Each of the above probability assignments used a different viewpoint of probability as described in previous sections. The first assignment used the classical viewpoint where each of the forty slips of paper had the same probability of being selected. The second assignment was an illustration of the subjective view where one’s assignment was based on one’s opinion about the favorite flavors of one’s daughter. The last assignment was based on the frequency viewpoint where the probabilities were estimated from the observed flavor preferences of 50 previous customers.

1.6.1 Events and Event Operations

In this chapter, probability has been discussed in an informal way. Numbers called probabilities are assigned to outcomes in the sample space such that the sum of the numbers over all outcomes is equal to one. In this section, we look at probability from a more formal viewpoint. One defines probability as a function on events that satisfies three basic laws or axioms. Then all of the important facts about probabilities, including some facts that have been used above, can be derived once these three basic axioms are defined.

Suppose that the sample space for our random experiment is \(S\). An event, represented by a capital letter such as \(A\), is a subset of \(S\). Events, like sets, can be combined in various ways described as follows.

  1. \(A \cap B\) is the event that both A and B occur (the intersection of the two events)
  2. \(A \cup B\) is the event that either A or B occur (the union of the two events)
  3. \(\bar A\) (or \(A^c\)) is the event that A does not occur (the complement of the event A)

To illustrate these event operations, suppose one chooses a student at random from a class and records the month when she or he was born. The student could be born during 12 possible months and the sample space \(S\) is the list of these months:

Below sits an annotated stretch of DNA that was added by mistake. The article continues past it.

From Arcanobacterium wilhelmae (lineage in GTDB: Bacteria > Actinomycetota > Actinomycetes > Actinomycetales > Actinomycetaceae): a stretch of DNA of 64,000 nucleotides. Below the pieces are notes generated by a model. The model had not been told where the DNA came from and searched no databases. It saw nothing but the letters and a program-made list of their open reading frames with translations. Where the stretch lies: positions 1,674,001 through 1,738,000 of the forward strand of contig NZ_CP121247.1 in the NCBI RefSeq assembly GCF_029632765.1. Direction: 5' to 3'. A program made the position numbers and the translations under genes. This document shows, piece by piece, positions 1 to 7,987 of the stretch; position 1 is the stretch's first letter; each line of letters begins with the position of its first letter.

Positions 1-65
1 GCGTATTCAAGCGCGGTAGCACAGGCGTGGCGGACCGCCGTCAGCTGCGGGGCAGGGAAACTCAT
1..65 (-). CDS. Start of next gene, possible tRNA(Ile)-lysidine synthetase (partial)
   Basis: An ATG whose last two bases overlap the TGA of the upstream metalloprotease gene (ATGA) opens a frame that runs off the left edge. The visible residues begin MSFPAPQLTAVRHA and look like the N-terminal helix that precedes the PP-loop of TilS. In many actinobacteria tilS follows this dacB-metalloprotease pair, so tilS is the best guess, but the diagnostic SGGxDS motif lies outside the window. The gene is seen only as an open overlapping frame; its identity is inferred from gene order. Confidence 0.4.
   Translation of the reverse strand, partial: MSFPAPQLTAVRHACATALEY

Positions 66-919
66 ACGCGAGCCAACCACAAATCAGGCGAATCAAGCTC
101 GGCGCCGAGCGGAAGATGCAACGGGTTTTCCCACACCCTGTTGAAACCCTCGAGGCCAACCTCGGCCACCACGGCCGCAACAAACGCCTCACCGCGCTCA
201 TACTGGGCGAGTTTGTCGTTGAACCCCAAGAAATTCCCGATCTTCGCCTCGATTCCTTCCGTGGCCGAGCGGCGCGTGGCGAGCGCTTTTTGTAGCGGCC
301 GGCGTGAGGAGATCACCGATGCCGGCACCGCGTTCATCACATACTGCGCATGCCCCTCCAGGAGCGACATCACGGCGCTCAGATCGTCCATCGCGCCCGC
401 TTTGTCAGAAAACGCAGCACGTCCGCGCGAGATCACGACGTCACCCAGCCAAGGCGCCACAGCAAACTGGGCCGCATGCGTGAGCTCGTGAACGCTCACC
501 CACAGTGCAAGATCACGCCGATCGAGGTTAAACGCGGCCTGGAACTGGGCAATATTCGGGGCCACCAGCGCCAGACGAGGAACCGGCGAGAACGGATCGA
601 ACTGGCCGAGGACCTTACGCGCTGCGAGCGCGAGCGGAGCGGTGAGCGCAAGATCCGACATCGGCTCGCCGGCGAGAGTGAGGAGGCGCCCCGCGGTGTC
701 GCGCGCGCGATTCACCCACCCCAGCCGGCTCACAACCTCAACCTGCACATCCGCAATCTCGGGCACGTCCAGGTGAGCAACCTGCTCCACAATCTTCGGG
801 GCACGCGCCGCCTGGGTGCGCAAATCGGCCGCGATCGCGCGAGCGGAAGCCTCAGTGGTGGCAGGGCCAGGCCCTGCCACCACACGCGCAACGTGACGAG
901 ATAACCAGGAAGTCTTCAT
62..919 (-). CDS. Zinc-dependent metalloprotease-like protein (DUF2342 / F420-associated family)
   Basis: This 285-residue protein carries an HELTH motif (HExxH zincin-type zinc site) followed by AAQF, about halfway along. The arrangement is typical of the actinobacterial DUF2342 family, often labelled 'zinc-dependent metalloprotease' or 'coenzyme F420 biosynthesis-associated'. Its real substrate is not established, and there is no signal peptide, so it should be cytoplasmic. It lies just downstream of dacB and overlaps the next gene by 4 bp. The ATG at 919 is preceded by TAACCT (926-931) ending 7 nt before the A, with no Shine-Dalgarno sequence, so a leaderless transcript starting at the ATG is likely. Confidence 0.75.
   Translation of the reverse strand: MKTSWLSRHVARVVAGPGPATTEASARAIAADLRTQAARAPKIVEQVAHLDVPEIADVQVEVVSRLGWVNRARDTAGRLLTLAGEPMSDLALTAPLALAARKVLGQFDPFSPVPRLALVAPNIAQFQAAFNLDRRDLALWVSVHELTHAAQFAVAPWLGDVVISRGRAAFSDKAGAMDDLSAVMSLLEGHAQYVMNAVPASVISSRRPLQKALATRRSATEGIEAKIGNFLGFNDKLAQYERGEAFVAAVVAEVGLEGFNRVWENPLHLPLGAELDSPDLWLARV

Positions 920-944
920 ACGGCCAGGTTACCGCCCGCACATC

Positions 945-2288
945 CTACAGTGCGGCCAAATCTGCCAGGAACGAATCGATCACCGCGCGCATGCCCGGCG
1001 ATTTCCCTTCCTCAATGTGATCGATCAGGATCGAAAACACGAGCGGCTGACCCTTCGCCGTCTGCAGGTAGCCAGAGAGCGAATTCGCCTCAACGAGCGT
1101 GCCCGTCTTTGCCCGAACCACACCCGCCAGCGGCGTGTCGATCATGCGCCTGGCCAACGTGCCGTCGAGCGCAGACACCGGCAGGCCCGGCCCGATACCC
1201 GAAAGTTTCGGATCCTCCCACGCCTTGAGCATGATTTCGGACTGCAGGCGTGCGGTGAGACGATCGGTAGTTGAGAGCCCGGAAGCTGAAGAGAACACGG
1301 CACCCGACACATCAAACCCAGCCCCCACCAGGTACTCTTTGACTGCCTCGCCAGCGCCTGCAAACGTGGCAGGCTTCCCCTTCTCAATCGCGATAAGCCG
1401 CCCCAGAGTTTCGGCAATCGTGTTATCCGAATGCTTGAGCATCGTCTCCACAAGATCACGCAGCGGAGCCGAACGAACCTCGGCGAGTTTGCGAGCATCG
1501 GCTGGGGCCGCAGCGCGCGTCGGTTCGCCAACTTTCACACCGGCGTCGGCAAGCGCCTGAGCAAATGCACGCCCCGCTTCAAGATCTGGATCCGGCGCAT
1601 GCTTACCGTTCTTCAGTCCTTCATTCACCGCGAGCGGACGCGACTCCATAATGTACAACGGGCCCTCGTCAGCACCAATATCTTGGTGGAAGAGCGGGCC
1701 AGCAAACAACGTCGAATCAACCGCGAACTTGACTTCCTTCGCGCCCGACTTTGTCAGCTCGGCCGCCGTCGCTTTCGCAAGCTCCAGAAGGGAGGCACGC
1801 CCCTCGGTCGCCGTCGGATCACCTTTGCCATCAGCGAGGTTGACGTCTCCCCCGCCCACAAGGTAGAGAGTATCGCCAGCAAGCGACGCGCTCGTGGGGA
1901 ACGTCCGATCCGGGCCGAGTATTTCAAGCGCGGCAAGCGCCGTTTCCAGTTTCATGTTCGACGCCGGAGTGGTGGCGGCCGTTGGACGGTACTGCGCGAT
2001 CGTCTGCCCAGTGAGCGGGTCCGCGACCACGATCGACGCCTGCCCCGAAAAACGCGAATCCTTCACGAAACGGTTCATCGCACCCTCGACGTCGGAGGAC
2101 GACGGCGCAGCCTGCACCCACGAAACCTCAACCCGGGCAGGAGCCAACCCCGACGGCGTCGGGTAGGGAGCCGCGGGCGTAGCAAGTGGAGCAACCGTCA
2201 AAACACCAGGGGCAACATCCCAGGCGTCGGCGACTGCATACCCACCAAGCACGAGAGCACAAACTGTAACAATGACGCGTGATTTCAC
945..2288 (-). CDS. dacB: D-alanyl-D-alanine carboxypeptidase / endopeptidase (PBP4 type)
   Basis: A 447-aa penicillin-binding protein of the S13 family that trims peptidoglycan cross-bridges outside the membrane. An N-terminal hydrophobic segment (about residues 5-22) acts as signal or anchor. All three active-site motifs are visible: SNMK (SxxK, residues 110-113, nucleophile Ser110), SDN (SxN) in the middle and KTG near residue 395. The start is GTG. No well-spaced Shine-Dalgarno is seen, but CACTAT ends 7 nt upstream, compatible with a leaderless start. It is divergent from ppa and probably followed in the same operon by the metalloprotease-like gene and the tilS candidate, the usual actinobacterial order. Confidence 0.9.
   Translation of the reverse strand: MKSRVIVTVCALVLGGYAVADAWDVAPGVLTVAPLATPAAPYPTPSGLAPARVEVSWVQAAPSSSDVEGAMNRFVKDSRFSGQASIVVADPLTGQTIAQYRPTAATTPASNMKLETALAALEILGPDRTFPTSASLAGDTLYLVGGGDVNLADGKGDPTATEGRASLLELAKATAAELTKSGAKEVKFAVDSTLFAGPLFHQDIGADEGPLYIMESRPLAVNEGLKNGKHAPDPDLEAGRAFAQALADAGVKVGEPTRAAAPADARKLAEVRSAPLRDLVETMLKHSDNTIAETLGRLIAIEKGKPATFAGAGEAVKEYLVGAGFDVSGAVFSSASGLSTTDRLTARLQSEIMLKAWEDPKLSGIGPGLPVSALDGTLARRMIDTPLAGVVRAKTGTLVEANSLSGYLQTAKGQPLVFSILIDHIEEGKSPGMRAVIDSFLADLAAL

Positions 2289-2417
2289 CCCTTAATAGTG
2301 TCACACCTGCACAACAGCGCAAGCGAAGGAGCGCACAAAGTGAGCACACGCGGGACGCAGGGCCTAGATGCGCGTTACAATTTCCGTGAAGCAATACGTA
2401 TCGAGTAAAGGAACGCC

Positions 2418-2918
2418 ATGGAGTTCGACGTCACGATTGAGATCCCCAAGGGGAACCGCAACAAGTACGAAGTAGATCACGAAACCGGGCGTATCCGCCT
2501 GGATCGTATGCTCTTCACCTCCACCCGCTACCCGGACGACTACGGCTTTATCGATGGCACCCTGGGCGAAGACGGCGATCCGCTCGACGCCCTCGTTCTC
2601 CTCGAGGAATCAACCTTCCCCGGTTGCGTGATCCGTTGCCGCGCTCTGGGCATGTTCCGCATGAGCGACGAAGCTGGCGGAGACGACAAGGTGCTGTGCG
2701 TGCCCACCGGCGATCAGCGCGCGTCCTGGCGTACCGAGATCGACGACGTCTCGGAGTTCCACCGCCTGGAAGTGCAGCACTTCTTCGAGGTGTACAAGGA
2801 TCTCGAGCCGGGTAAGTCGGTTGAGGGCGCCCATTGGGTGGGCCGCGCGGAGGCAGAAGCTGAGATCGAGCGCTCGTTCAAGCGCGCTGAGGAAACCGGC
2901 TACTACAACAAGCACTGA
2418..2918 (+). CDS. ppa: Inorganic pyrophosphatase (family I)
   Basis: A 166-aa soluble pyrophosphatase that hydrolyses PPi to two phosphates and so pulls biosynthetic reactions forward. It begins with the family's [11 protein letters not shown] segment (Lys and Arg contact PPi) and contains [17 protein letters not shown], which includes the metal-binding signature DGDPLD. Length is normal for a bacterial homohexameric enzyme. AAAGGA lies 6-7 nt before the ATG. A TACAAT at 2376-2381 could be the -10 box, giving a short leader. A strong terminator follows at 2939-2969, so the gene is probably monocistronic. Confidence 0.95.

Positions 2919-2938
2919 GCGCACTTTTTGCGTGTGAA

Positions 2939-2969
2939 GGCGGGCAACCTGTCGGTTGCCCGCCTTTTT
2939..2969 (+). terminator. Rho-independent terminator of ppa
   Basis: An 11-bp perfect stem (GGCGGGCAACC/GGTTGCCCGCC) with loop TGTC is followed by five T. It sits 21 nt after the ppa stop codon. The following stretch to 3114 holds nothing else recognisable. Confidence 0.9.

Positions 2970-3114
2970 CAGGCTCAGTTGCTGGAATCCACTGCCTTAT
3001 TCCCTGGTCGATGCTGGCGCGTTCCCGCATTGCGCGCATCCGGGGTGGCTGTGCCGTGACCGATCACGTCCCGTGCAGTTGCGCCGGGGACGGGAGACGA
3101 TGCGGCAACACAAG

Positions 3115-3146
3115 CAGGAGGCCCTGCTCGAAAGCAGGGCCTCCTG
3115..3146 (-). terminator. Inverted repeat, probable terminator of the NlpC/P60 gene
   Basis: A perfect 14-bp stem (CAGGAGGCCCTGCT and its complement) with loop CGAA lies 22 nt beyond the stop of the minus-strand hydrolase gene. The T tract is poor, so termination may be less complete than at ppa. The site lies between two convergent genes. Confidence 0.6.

\(S\) = {January, February, March, April, May, June, July, August, September, October, November, December}.

Define the events \(L\) that the student is born during the last half of the year and \(F\) that the student is born during a month that is four letters long.

\(L\) = {July, August, September, October, November, December}.

\(F\) = {June, July}.

Various event operations can be illustrated using these events.

  • \(L \cap F\) is the event that the student is born during the last half of the year AND is born in a four-letter month = {July}.
  • \(L \cup F\), in contrast, is the event that the student is EITHER born during the last half of the year OR born in a four-letter month = {June, July, August, September, October, November, December}.
  • \(\bar L\) (or \(L^c\)) is the event that the student is NOT born during the last half of the year = {January, February, March, April, May, June}

1.6.2 The Three Probability Axioms

Now that a sample space \(S\) and events are defined, probabilities are defined to be numbers assigned to the events. There are three basic laws or axioms that define probabilities:

  • Axiom 1: For any event \(A\), \(P(A) \geq 0\). That is, all probabilities are nonnegative values.
  • Axiom 2: \(P(S) = 1\). That is, the probability that you observe something in the sample space is one.
  • Axiom 3: Suppose one has a sequence of events \(A_1, A_2, A_3, ...\) that are mutually exclusive, which means that for any two events in the sequence, say \(A_2\) and \(A_3\) , the intersection of the two events is the empty set (i.e. \(A_2 \cap A_3 = \emptyset\)). Then one finds the probability of the union of the events by adding the individual event probabilities:

\[\begin{equation} P(A_1 \cup A_2 \cup A_3 \cup ...) = P(A_1) + P(A_2) + P(A_3) + ... \tag{1.2} \end{equation}\]

Given the three basic axioms, some additional facts about probabilities can be proven. These additional facts are called properties – these are not axioms, but rather additional facts that are derived knowing the axioms. Below several familiar properties about probabilities are stated and we prove how each property follows logically from the axioms.